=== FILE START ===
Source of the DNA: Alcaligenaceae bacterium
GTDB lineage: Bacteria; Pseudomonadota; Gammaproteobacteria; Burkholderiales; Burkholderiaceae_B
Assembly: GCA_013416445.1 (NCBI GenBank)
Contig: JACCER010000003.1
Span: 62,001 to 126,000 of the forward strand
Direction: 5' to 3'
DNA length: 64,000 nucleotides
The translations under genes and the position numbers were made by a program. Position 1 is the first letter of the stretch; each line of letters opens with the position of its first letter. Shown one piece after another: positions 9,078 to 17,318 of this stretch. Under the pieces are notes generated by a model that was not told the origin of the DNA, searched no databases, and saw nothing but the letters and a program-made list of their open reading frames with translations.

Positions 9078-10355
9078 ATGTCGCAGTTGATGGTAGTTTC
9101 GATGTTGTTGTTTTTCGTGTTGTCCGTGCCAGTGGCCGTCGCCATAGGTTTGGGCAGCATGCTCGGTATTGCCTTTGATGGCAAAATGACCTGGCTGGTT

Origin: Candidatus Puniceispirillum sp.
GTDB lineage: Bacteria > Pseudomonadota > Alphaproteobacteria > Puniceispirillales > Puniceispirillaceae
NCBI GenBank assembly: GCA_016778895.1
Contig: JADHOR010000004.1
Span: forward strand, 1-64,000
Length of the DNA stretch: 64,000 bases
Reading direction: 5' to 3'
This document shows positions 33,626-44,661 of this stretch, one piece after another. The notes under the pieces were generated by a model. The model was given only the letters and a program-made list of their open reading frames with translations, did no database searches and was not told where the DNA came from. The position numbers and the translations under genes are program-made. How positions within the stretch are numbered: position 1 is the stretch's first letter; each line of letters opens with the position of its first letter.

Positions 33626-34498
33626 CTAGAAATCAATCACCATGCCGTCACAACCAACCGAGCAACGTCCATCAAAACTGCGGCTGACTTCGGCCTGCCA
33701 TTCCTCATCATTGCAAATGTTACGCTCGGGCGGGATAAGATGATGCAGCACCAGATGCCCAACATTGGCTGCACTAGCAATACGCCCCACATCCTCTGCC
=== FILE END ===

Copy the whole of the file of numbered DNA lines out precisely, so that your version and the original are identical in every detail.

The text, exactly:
Source of the DNA: Alcaligenaceae bacterium
GTDB lineage: Bacteria; Pseudomonadota; Gammaproteobacteria; Burkholderiales; Burkholderiaceae_B
Assembly: GCA_013416445.1 (NCBI GenBank)
Contig: JACCER010000003.1
Span: 62,001 to 126,000 of the forward strand
Direction: 5' to 3'
DNA length: 64,000 nucleotides
The translations under genes and the position numbers were made by a program. Position 1 is the first letter of the stretch; each line of letters opens with the position of its first letter. Shown one piece after another: positions 9,078 to 17,318 of this stretch. Under the pieces are notes generated by a model that was not told the origin of the DNA, searched no databases, and saw nothing but the letters and a program-made list of their open reading frames with translations.

Positions 9078-10355
9078 ATGTCGCAGTTGATGGTAGTTTC
9101 GATGTTGTTGTTTTTCGTGTTGTCCGTGCCAGTGGCCGTCGCCATAGGTTTGGGCAGCATGCTCGGTATTGCCTTTGATGGCAAAATGACCTGGCTGGTT

Origin: Candidatus Puniceispirillum sp.
GTDB lineage: Bacteria > Pseudomonadota > Alphaproteobacteria > Puniceispirillales > Puniceispirillaceae
NCBI GenBank assembly: GCA_016778895.1
Contig: JADHOR010000004.1
Span: forward strand, 1-64,000
Length of the DNA stretch: 64,000 bases
Reading direction: 5' to 3'
This document shows positions 33,626-44,661 of this stretch, one piece after another. The notes under the pieces were generated by a model. The model was given only the letters and a program-made list of their open reading frames with translations, did no database searches and was not told where the DNA came from. The position numbers and the translations under genes are program-made. How positions within the stretch are numbered: position 1 is the stretch's first letter; each line of letters opens with the position of its first letter.

Positions 33626-34498
33626 CTAGAAATCAATCACCATGCCGTCACAACCAACCGAGCAACGTCCATCAAAACTGCGGCTGACTTCGGCCTGCCA
33701 TTCCTCATCATTGCAAATGTTACGCTCGGGCGGGATAAGATGATGCAGCACCAGATGCCCAACATTGGCTGCACTAGCAATACGCCCCACATCCTCTGCC